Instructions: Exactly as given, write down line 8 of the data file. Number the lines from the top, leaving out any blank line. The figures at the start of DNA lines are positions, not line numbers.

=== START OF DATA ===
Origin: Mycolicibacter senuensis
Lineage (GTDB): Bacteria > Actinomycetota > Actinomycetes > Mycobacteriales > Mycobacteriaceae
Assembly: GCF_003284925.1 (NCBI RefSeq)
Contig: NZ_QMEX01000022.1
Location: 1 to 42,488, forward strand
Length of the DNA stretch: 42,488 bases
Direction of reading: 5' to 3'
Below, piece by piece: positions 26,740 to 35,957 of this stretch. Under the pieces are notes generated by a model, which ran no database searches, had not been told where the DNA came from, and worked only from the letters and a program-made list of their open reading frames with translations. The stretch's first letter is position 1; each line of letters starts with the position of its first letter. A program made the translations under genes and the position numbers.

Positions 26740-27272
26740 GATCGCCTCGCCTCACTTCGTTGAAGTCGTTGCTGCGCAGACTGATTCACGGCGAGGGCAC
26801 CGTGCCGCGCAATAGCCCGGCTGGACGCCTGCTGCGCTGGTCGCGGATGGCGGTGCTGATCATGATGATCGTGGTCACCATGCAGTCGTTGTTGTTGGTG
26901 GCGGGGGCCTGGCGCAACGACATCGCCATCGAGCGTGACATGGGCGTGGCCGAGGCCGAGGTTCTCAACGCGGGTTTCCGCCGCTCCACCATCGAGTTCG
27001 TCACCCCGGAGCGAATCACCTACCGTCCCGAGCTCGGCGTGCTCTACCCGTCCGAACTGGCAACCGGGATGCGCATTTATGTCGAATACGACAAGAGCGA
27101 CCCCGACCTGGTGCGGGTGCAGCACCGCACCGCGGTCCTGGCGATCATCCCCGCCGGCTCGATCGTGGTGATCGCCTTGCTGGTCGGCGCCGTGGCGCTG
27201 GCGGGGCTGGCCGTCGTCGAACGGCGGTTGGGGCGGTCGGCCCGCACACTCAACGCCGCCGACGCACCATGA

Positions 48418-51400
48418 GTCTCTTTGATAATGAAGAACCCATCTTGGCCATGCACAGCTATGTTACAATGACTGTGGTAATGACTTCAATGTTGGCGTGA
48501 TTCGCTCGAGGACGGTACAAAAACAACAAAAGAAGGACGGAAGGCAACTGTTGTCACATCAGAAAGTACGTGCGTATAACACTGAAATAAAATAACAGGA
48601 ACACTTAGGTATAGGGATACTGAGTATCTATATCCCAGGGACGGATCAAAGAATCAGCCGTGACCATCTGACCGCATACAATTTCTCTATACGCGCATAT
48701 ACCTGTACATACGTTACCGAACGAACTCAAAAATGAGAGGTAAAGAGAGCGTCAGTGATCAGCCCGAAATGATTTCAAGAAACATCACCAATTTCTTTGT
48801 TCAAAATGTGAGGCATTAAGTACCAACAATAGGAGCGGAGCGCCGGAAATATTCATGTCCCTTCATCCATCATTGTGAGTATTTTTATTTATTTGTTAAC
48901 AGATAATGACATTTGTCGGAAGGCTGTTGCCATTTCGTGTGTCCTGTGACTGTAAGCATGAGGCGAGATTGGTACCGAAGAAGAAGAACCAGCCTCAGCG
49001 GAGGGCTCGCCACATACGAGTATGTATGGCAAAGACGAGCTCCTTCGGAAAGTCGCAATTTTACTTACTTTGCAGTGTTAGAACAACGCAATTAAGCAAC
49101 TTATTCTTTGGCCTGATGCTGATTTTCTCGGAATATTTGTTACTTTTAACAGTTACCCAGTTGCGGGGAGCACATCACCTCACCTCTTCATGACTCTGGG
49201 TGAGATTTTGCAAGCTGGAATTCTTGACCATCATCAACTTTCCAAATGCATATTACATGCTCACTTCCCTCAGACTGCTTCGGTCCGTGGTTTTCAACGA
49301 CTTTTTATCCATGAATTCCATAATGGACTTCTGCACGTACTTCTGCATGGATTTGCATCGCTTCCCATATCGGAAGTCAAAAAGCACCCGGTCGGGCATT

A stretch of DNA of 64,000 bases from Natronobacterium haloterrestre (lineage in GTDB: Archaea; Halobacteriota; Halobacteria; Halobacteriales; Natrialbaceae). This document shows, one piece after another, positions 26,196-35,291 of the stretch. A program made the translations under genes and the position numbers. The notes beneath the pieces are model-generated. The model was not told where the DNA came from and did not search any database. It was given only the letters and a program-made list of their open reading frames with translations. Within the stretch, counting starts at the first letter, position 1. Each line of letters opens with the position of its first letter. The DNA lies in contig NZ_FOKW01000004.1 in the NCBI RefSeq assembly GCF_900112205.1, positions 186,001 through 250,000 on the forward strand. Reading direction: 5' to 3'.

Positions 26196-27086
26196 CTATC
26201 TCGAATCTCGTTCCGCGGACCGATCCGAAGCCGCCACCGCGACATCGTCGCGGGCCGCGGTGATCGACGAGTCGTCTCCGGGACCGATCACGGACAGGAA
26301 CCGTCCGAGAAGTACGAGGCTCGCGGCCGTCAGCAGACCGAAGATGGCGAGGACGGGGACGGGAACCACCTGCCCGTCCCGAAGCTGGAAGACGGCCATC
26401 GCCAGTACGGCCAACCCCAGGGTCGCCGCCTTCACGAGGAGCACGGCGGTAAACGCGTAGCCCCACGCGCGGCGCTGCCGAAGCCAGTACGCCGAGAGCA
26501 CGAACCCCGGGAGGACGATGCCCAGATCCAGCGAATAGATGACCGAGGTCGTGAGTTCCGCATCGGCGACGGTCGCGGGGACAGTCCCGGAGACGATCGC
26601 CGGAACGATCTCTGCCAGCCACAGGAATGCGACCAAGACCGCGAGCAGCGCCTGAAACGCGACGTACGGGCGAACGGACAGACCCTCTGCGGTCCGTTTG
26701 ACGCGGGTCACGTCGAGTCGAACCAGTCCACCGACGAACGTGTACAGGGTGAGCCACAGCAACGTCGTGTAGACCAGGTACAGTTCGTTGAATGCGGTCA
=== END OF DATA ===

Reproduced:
Below, piece by piece: positions 26,740 to 35,957 of this stretch. Under the pieces are notes generated by a model, which ran no database searches, had not been told where the DNA came from, and worked only from the letters and a program-made list of their open reading frames with translations. The stretch's first letter is position 1; each line of letters starts with the position of its first letter. A program made the translations under genes and the position numbers.